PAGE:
Monday, March 10, 2014
THE TOPIC OF climate change is heating up again, even though the Earth isn't. The fifth report from the U.N. International Panel on Climate Change is due next week.
However, what is said to be a copy of its "Summary for Policy-Makers," which is not itself a scientific document (and has been called a political one for past conclusions that varied from the official document), contains significant changes from previous versions.
The British newspaper The Mail on Sunday said it had a leaked copy of the report. According the summary, the report's authors:
* "Make the extraordinary concession that the world has been warming at only just over half the rate claimed by the IPCC in its last assessment, published in 2007."
That version claimed the planet was warming at a rate of 0.2 degrees Celsius every decade, corresponding with the forecasts made by computer climate models. "But the new report says the true figure since 1951 has been only 0.12C per decade -- a rate far below even the lowest computer prediction," the paper said.
* Recognize that "the global warming 'pause' last year, first reported by The Mail on Sunday, is real -- and concede that their computer models did not predict it. They cannot explain, however, why world average temperatures have not shown any statistically significant increase since 1997."
* "Admit that large parts of the world were as warm as they are now for decades at a time between 950 and 1250 A.D. ... when the population and CO2 levels were both much lower."
* "Admit that while computer models forecast a decline in Antarctic sea ice, it has actually grown to a new record high. Again, the IPCC cannot say why."
* And the authors "simply dropped, without mention," a 2007 prediction that hurricanes would become more intense. "This year has been one of the quietest hurricane seasons in history, and the U.S. is currently enjoying its longest-ever period -- almost eight years -- without a single hurricane of Category 3 or above making landfall."
Despite all that, the newspaper reported, the summary says that the IPCC's claim that human action is responsible for more than half of recently observed warming (roughly from the late 1970s to the mid-1990s) has increased in confidence from 90 percent to 95 percent.
Some scientists don't agree. The paper quoted one of the report's own authors, Professor Myles Allen, director of Oxford University's Climate Research Network, as saying that "this should be the last IPCC assessment." He accused its "cumbersome production process of 'misrepresenting how science works.'"
Changes still can be made before the report's final release. Nonetheless, these revelations are important, as are other recent developments:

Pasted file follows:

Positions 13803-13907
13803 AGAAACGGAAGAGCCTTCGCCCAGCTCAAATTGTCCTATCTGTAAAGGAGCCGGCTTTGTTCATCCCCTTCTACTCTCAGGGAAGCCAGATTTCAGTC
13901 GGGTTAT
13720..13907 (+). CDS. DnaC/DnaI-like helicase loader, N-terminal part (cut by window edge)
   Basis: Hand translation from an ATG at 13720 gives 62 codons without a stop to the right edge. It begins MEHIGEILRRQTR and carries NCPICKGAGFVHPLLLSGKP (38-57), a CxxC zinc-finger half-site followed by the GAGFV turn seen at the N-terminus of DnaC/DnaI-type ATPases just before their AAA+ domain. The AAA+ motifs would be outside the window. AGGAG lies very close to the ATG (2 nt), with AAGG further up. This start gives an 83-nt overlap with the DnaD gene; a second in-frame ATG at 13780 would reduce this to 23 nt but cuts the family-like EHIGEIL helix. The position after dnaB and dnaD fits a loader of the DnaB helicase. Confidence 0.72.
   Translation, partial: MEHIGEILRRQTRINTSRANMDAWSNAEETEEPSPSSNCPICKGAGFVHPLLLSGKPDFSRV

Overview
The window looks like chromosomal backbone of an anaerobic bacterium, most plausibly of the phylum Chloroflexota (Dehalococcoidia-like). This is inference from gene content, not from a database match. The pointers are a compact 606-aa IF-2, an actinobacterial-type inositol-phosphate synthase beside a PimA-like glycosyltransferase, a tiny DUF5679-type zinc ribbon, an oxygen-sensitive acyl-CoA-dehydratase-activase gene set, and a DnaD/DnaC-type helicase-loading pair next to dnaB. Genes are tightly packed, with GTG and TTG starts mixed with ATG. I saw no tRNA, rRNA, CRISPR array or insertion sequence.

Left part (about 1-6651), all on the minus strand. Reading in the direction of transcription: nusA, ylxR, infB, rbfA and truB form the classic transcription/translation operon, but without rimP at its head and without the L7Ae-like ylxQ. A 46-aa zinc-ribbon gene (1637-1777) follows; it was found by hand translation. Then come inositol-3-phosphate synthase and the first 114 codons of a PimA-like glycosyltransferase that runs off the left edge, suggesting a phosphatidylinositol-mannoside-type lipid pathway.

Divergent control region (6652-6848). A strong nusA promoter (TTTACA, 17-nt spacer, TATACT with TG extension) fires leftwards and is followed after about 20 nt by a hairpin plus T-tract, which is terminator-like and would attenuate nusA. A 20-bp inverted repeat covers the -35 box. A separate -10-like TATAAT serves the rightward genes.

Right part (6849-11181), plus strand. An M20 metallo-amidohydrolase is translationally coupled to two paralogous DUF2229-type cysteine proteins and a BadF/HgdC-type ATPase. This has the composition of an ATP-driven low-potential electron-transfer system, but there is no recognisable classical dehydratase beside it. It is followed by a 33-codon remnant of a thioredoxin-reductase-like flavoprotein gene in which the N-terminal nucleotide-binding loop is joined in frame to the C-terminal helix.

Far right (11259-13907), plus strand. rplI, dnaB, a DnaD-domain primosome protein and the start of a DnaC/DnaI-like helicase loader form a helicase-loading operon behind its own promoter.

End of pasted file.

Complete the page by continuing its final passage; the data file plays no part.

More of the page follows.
* If warming stays at the average level predicted in the new report, the net effect will be beneficial, a Wall Street Journal columnist contended Sept. 14.
Matt Ridley said, "Most experts believe that warming of less than 2 degrees Celsius from preindustrial levels will result in no net economic and ecological damage. Therefore ... there is a better than 50-50 chance that by 2083, the benefits of climate change (longer growing seasons, faster-growing crops, fewer deaths from cold weather) will still outweigh the harm."
* A separate report recently contended that "97 percent of scientists agree" that warming is caused by humans. Prominent skeptical scientists, however, call that misleading, because nearly all of them agree that some of it is, even though they dispute its extent and predicted catastrophic effects.
* Despite earlier BBC predictions that summer Arctic sea ice could "disappear by 2013," this year "a chilly Arctic summer has left nearly a million more square miles of ocean covered with ice than at the same time last year -- an increase of 60 percent," the Mail reported on Sept. 7.
That is still below the post-1981 average, but it proves climate predictions aren't infallible. Indeed, total sea ice worldwide is now at a record high.
* The journal Nature Climate Change said this month that "99 percent" of 117 climate predictions made in the 1990s overestimated real warming. "On average, the predictions forecasted two times more global warming than actually occurred," Fox News reported on Sept. 12.
* Finally, last week Australians overwhelming elected a conservative prime minister who promised to overturn expensive carbon controls, including an existing "cap-and-trade" law there that is similar to a proposal pushed by U.S. liberals.
Tony Abbot, the new leader Down Under, joins a new conservative leader in Norway in wanting to rein in the excesses of theorists who burden taxpayers with skyrocketing transportation and electricity costs, which have created "fuel poverty" for low-income consumers in Britain and Germany, among other nations.
No matter what next week's IPCC report says, claims that "the science is settled" on climate change are demonstrably untrue.
M.D. Harmon, a retired journalist and military officer, is a freelance writer and speaker. He can be contacted at email@example.com.